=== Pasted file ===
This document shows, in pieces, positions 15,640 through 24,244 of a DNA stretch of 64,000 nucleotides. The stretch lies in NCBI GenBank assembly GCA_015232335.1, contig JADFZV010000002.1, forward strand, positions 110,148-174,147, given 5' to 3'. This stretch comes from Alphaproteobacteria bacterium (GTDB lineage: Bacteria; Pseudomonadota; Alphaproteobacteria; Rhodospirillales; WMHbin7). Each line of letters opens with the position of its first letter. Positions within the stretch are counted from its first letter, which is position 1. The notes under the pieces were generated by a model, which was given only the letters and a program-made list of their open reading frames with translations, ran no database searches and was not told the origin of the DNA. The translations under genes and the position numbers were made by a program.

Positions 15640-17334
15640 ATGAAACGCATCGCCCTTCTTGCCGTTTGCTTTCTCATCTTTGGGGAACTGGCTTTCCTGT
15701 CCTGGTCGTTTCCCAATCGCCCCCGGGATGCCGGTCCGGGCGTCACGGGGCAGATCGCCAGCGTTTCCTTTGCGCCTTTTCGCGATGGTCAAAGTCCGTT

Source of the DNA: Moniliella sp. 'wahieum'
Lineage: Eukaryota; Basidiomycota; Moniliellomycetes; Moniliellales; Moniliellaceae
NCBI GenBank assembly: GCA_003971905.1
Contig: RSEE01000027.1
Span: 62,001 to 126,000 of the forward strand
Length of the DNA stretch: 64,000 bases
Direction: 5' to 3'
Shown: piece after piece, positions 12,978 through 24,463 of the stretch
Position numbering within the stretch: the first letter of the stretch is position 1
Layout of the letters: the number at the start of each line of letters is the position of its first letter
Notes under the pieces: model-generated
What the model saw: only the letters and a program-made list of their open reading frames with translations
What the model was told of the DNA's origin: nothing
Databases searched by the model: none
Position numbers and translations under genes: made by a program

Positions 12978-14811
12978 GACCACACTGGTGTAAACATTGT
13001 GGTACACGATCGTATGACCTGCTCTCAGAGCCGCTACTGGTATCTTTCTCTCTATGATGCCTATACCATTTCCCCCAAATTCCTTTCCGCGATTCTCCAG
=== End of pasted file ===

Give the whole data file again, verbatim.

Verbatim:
This document shows, in pieces, positions 15,640 through 24,244 of a DNA stretch of 64,000 nucleotides. The stretch lies in NCBI GenBank assembly GCA_015232335.1, contig JADFZV010000002.1, forward strand, positions 110,148-174,147, given 5' to 3'. This stretch comes from Alphaproteobacteria bacterium (GTDB lineage: Bacteria; Pseudomonadota; Alphaproteobacteria; Rhodospirillales; WMHbin7). Each line of letters opens with the position of its first letter. Positions within the stretch are counted from its first letter, which is position 1. The notes under the pieces were generated by a model, which was given only the letters and a program-made list of their open reading frames with translations, ran no database searches and was not told the origin of the DNA. The translations under genes and the position numbers were made by a program.

Positions 15640-17334
15640 ATGAAACGCATCGCCCTTCTTGCCGTTTGCTTTCTCATCTTTGGGGAACTGGCTTTCCTGT
15701 CCTGGTCGTTTCCCAATCGCCCCCGGGATGCCGGTCCGGGCGTCACGGGGCAGATCGCCAGCGTTTCCTTTGCGCCTTTTCGCGATGGTCAAAGTCCGTT

Source of the DNA: Moniliella sp. 'wahieum'
Lineage: Eukaryota; Basidiomycota; Moniliellomycetes; Moniliellales; Moniliellaceae
NCBI GenBank assembly: GCA_003971905.1
Contig: RSEE01000027.1
Span: 62,001 to 126,000 of the forward strand
Length of the DNA stretch: 64,000 bases
Direction: 5' to 3'
Shown: piece after piece, positions 12,978 through 24,463 of the stretch
Position numbering within the stretch: the first letter of the stretch is position 1
Layout of the letters: the number at the start of each line of letters is the position of its first letter
Notes under the pieces: model-generated
What the model saw: only the letters and a program-made list of their open reading frames with translations
What the model was told of the DNA's origin: nothing
Databases searched by the model: none
Position numbers and translations under genes: made by a program

Positions 12978-14811
12978 GACCACACTGGTGTAAACATTGT
13001 GGTACACGATCGTATGACCTGCTCTCAGAGCCGCTACTGGTATCTTTCTCTCTATGATGCCTATACCATTTCCCCCAAATTCCTTTCCGCGATTCTCCAG